The Boyles court also considered a second issue, i.e., "whether a cause of action in tort for retaliatory discharge may exist absent punitive damages as an available remedy." ( Boyles, 113 Ill. 2d at 554.) In addressing this second issue, the supreme court noted its prior decision where it concluded "that a suit for retaliatory discharge is an action in tort, independent of an employee's contract or collective-bargaining agreement." ( Boyles, 113 Ill. 2d at 554, citing Midgett, 105 Ill. 2d at 149.) The Boyles court held
"that the unavailability of punitive damages does not preclude the plaintiff from seeking compensatory damages for what the plaintiff claim was an improper termination of her employment.
Under our holding, only the damages available are restricted; the cause of action in tort for retaliatory discharge remains unchanged." Boyles, 113 Ill. 2d at 555-56.
We find that plaintiff's cause of action in the present case is a tort within the meaning and purpose of the Act in light of the Illinois Supreme Court's determination in Boyles and Midgett.
Plaintiff next asserts that even if the one-year statute of limitations applies, defendant should be precluded from asserting this defense under the theory of equitable estoppel. Plaintiff argues that defendant's conduct, when viewed in its totality, raises a reasonable inference sufficient to present questions of fact to be resolved by a trier of fact and to withstand a motion to dismiss. Plaintiff specifically relies on the three occasions where the assistant State's Attorney requested and received a continuance of plaintiff's workers' compensation claim before the Industrial Commission to investigate, evaluate and attempt to settle plaintiff's claim (September 19, 1990; December 13, 1990; March 20, 1991). Regarding the April 15, 1991, statement made by the assistant State's Attorney that the Cook County Board would not approve a settlement, plaintiff submits that it was not clear whether the statement referred only to the workers' compensationmatter or solely to the retaliatory discharge claim or to both claims. Plaintiff maintains that defendant's attorney's conduct raises a reasonable inference that the issue of reinstatement would be resolved once the worker's compensation claim was decided.
Defendant contends that the doctrine of equitable estoppel does not apply in the present case because the allegations in the amended complaint refer to settlement negotiations concerning plaintiff's worker's compensation claim, not the retaliatory discharge cause of action. Assuming that the conversations alleged in the amended complaint are related to plaintiff's retaliatory discharge cause of action, defendant contends that the allegations are so insufficient that, as a matter of law, estoppel does not apply to the present case because defendant's conduct cannot be said to have caused in plaintiff a reasonable reliance that the case would be settled.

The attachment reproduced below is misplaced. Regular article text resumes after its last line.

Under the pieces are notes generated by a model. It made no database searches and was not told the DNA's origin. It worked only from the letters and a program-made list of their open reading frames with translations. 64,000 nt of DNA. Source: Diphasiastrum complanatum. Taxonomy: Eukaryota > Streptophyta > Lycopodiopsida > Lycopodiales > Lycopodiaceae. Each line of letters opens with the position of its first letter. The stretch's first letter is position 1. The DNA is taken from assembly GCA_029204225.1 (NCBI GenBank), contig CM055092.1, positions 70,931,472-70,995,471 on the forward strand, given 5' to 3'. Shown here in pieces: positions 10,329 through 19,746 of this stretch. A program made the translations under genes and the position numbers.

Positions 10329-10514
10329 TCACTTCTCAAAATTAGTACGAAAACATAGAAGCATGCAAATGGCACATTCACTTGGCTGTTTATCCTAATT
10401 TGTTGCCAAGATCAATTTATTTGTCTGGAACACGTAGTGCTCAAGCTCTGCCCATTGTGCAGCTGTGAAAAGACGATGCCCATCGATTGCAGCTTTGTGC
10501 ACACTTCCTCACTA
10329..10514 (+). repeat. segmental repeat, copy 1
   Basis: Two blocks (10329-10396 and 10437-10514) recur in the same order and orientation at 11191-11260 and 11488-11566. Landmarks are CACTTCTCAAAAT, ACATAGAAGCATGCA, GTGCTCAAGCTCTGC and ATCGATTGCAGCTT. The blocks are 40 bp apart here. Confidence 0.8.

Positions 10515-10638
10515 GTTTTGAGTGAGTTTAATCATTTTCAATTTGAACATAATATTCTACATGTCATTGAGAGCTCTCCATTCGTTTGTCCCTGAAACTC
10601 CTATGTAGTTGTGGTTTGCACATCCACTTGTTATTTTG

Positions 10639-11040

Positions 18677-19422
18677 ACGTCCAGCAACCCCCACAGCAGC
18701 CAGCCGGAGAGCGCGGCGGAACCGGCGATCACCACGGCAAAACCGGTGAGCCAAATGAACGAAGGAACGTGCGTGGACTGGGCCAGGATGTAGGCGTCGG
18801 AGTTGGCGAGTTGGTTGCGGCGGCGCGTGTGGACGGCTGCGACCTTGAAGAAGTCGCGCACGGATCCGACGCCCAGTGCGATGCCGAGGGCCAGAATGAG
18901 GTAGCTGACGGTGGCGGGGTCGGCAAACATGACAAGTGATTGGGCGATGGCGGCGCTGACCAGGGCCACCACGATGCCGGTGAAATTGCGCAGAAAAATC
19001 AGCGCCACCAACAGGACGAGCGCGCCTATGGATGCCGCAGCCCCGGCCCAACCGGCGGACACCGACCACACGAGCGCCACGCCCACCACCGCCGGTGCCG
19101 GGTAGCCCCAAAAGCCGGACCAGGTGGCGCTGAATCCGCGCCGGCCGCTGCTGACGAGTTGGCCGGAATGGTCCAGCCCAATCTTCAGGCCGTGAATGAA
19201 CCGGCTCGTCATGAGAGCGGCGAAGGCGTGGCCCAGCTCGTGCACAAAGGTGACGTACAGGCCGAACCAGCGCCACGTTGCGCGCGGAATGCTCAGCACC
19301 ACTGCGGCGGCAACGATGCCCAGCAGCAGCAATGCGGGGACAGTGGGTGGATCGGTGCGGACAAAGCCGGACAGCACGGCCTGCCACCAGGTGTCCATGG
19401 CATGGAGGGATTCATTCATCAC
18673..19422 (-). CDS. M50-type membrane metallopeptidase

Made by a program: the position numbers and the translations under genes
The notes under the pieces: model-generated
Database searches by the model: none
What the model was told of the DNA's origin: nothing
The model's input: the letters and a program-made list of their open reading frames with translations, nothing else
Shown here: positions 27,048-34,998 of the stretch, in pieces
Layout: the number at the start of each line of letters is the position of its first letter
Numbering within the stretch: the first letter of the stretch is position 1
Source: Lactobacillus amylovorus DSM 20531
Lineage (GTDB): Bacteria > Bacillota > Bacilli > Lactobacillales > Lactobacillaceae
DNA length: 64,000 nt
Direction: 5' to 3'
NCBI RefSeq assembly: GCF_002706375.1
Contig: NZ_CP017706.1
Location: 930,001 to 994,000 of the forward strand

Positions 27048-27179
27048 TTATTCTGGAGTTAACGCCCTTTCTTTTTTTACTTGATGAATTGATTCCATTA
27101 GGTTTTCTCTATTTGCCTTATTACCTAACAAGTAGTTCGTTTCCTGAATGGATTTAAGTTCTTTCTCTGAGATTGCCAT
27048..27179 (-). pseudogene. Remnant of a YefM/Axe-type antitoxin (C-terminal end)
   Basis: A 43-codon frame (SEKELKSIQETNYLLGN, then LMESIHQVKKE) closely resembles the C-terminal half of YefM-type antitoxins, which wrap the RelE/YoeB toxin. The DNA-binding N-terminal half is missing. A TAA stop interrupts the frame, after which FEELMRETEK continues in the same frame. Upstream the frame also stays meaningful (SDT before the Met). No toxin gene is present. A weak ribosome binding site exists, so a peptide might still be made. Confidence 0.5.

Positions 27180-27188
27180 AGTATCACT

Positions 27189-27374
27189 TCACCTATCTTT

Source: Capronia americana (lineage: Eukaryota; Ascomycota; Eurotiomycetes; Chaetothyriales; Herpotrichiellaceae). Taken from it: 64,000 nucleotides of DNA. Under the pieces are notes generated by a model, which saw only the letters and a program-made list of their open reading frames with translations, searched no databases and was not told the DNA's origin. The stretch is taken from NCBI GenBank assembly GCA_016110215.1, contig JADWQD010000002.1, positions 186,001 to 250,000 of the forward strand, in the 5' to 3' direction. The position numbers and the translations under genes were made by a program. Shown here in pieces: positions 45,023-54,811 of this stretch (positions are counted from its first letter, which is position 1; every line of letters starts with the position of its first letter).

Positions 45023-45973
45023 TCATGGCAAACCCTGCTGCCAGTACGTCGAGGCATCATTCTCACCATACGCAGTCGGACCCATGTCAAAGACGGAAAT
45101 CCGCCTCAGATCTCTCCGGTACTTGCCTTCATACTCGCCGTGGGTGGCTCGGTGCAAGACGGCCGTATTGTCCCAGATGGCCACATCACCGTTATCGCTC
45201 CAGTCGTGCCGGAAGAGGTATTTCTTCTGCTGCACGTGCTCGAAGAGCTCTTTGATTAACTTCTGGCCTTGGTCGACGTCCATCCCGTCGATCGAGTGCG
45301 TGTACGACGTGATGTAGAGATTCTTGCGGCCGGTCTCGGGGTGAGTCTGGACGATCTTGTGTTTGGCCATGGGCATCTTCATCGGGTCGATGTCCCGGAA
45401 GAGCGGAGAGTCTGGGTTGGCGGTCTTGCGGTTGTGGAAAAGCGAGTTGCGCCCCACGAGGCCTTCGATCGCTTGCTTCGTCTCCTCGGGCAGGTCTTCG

Estoppel against public bodies is generally not favored and is allowed in only rare and unusual circumstances. ( Miller v. Town of Cicero (1992), 225 Ill. App. 3d 105, 590 N.E.2d 490, 168 Ill. Dec. 853; Central Transport, Inc. v. Village of Hillside (1991), 210 Ill. App. 3d 499, 568 N.E.2d 1359, 154 Ill. Dec. 910 (the defendant village could not deny the validity of its own ordinance).) The doctrine of estoppel is invoked against a public body only when it is necessary to prevent fraud and inJustice. Jack Bradley, Inc. v. Department of Employment Security (1991), 146 Ill. 2d 61, 81, 585 N.E.2d 123, 165 Ill. Dec. 727; Beverly Bank v. County of Cook (1987), 157 Ill. App. 3d 601, 510 N.E.2d 941, 109 Ill. Dec. 873.
Moreover, estoppel against a public body is especially prohibited when public revenues are involved. ( Jack Bradley, 146 Ill. 2d at 81.) A county pays its employees from public revenues. ( Rose v. Rosewell (1987), 163 Ill. App. 3d 646, 652, 516 N.E.2d 885, 114 Ill. Dec. 730.) As a decrease or increase in a county employee's salary was held to relate to the public revenue in Rose, so also would the elimination or reinstatement of the salary of plaintiff relate to the public revenue in the present case.
To invoke equitable estoppel against a municipality there must be an affirmative act on the part of the municipality and the inducement of substantial reliance by the affirmative act. Lindahl v. City of Des Plaines (1991), 210 Ill. App. 3d 281, 295, 568 N.E.2d 1306, 154 Ill. Dec. 857; Chicago Food Management, Inc. v. City of Chicago (1987), 163 Ill. App. 3d 638, 516 N.E.2d 880, 114 Ill. Dec. 725.
The affirmative act which prompts a party's reliance must be an act of the public body itself such as a legislative enactment rather than the unauthorized acts of a ministerial officer or a ministerial misinterpretation. ( Lindahl, 210 Ill. App. 3d at 295; American National Bank & Trust Co. v. Village of Arlington Heights (1983), 115 Ill. App. 3d 342, 347-48, 450 N.E.2d 898, 71 Ill. Dec. 210.) A municipality cannot be estopped by an act of its agent beyond the authority expressly conferred upon that official. ( Lindahl, 210 Ill. App. 3d at 295; Rose, 163 Ill. App. 3d at 651-52.) If a municipality were held bound through equitable estoppel by an unauthorized act of a governmental employee, then the municipality would remain helpless to remedy errors and forced to permit violations "to remain in perpetuity." City of Chicago v. Unit One Corp. (1991), 218 Ill. App. 3d 242, 246, 578 N.E.2d 194, 161 Ill. Dec. 67, citing Lake Shore Riding Academy, Inc. v. Daley (1976), 38 Ill. App. 3d 1000, 1003, 350 N.E.2d 17.
Representations advanced by an attorney have been held insufficient to bind a municipality under the doctrine of estoppel. Marx v. Department of Revenue (1988), 165 Ill. App. 3d 332, 519 N.E.2d 82, 116 Ill. Dec. 492 (assistant Attorney General); Critton v. Gurrola (1985), 139 Ill. App. 3d 719, 487 N.E.2d 726, 93 Ill. Dec. 901 (private attorney).
In light of the above principles, we find that plaintiff's amended complaint fails, as a matter of law, to establish an estoppel because the statements made by assistant State's Attorneys cannot be considered affirmative acts on the part of defendant, especially when the assistant State's Attorneys' involvement concerned the workers' compensation claim, not the separate matter of the retaliatory discharge claim. Moreover, the Cook County Board, not the assistant State's Attorneys, had the authority to resolve plaintiff's claims. In addition, estoppel is particularly inappropriate where public revenues are involved. The equities in this case simply do not support the application of estoppel.
RIZZI, J., and CERDA, J., concur.